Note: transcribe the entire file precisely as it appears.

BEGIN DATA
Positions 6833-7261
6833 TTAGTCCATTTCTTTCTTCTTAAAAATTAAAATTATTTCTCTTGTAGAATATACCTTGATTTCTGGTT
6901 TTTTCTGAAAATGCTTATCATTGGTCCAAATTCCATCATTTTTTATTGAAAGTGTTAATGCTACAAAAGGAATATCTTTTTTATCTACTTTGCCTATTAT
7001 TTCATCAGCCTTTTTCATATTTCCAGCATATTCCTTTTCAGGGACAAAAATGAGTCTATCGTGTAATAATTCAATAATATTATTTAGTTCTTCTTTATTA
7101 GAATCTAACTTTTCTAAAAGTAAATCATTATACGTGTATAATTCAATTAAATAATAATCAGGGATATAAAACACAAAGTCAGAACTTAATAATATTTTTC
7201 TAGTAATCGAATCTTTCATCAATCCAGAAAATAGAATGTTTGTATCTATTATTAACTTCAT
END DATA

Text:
Positions 6833-7261
6833 TTAGTCCATTTCTTTCTTCTTAAAAATTAAAATTATTTCTCTTGTAGAATATACCTTGATTTCTGGTT
6901 TTTTCTGAAAATGCTTATCATTGGTCCAAATTCCATCATTTTTTATTGAAAGTGTTAATGCTACAAAAGGAATATCTTTTTTATCTACTTTGCCTATTAT
7001 TTCATCAGCCTTTTTCATATTTCCAGCATATTCCTTTTCAGGGACAAAAATGAGTCTATCGTGTAATAATTCAATAATATTATTTAGTTCTTCTTTATTA
7101 GAATCTAACTTTTCTAAAAGTAAATCATTATACGTGTATAATTCAATTAAATAATAATCAGGGATATAAAACACAAAGTCAGAACTTAATAATATTTTTC
7201 TAGTAATCGAATCTTTCATCAATCCAGAAAATAGAATGTTTGTATCTATTATTAACTTCAT